In accordance with a preferred embodiment of the present invention, a method of manufacturing a semiconductor device includes providing a workpiece, the workpiece comprising a first region and a second region, forming a gate dielectric material over the workpiece, and forming a first gate material over the gate dielectric material, the first gate material comprising a first metal. A material is implanted into the first gate material over the second region of the workpiece to form a second gate material in the second region of the workpiece. The first gate material, the second gate material, and the gate dielectric are patterned to form a first transistor in the first region of the workpiece and a second transistor in the second region of the workpiece, the first transistor including a first gate comprised of the first gate material, and the second transistor including a second gate comprised of the second gate material.
In accordance with another preferred embodiment of the present invention, a method of manufacturing a CMOS device includes providing a workpiece, the workpiece comprising a first region and a second region, forming a gate dielectric material over the workpiece, the gate dielectric material comprising a dielectric constant of about 4.0 or greater, and forming a first gate material over the gate dielectric material, the first gate material comprising a first metal. A first material is implanted into the first gate material over the second region of the workpiece to form a second gate material in the second region of the workpiece, the second gate material comprising a second metal, the second metal comprising the first metal and the first material. The first gate material, the second gate material, and the gate dielectric material are patterned to form a first transistor in the first region of the workpiece and a second transistor in the second region of the workpiece. The first transistor includes a first gate comprised of the first gate material, and the second transistor includes a second gate comprised of the second gate material. Forming either the first transistor or the second transistor comprises forming a PMOS device or an NMOS device.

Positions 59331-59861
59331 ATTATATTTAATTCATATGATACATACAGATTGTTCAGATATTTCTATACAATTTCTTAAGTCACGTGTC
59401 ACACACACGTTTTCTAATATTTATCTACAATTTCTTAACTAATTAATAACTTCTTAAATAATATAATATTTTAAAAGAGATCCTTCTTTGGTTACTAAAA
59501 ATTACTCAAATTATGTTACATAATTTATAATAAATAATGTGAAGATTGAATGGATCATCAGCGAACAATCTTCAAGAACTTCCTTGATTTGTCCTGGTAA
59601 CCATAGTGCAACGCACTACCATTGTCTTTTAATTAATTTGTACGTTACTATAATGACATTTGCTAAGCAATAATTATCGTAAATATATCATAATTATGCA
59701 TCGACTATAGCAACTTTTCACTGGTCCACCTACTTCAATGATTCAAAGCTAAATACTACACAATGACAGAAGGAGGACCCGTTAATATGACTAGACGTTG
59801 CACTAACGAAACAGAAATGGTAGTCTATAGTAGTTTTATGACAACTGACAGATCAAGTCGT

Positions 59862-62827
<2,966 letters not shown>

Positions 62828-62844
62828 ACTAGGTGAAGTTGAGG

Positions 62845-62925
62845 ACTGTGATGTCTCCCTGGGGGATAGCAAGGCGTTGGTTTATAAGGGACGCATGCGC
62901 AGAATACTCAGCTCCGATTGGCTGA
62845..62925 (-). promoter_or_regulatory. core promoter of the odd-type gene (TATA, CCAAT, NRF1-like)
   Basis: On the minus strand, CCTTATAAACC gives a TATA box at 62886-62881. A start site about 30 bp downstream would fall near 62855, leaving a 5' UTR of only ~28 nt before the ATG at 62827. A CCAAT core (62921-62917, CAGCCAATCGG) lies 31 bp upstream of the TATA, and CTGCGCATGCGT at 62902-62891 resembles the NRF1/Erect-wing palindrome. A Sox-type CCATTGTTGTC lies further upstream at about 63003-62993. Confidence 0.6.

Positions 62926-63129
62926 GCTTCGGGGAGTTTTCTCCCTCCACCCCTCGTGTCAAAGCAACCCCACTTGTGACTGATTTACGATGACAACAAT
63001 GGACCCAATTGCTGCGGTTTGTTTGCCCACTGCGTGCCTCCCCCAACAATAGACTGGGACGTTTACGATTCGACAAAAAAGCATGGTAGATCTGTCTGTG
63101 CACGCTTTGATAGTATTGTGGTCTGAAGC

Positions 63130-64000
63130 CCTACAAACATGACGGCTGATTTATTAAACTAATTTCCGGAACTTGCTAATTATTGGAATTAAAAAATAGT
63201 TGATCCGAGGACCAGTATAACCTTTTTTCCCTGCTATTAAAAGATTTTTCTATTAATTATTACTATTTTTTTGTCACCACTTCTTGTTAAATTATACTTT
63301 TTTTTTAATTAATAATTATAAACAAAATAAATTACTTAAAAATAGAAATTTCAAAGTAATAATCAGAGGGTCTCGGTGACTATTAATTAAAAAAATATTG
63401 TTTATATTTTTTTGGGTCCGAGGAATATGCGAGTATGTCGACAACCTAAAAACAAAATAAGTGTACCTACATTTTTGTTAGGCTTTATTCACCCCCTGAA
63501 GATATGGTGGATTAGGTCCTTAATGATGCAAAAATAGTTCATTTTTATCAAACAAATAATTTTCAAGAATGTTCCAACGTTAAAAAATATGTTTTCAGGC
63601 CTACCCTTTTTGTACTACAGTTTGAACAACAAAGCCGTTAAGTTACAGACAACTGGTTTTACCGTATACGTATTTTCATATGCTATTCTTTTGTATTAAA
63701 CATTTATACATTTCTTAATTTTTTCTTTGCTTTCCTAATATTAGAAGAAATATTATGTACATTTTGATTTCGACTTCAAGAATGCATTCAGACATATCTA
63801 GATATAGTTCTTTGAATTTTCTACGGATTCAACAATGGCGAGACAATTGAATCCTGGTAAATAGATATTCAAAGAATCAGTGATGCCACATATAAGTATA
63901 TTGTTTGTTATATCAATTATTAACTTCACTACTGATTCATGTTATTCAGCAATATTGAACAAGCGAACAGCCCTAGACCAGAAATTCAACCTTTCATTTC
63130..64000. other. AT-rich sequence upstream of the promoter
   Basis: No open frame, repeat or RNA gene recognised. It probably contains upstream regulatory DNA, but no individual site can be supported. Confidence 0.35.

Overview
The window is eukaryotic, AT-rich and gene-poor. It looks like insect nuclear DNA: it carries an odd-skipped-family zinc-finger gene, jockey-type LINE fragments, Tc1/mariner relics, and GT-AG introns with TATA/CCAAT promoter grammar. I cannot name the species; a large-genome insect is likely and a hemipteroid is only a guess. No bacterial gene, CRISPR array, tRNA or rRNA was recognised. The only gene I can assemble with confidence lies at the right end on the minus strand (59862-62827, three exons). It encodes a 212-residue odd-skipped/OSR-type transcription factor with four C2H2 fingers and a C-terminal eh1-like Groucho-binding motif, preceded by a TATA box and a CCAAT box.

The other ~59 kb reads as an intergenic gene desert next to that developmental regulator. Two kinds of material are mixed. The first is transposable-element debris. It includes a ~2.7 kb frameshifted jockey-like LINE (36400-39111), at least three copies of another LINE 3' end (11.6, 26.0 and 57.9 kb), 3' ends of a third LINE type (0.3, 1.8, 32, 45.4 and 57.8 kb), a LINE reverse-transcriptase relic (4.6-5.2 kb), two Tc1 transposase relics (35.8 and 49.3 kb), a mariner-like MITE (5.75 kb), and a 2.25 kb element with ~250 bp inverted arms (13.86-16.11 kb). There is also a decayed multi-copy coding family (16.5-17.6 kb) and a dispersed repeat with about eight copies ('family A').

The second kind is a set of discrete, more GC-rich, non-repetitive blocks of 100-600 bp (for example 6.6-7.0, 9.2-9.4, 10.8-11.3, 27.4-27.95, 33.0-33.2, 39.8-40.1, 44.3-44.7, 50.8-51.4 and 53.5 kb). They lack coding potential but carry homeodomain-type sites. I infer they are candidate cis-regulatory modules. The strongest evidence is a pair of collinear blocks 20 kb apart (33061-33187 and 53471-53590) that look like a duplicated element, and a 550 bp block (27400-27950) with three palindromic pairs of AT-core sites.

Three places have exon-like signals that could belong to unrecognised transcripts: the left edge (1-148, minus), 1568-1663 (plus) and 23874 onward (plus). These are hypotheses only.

In accordance with yet another preferred embodiment of the present invention, a CMOS device includes a workpiece, the workpiece including a first region and a second region, and a gate dielectric disposed over the workpiece, wherein the gate dielectric comprises a dielectric constant of about 4.0 or greater. A first gate is disposed over the gate dielectric in the first region of the workpiece, the first gate comprising a first metal and comprising a gate of a first transistor. A second gate is disposed over the gate dielectric in the second region of the workpiece, the second gate comprising the first metal implanted with a material and comprising a gate of a second transistor, the material being different than the first metal. One of the first transistor or the second transistor comprises a PMOS device, and the other of the first transistor or the second transistor comprises an NMOS device.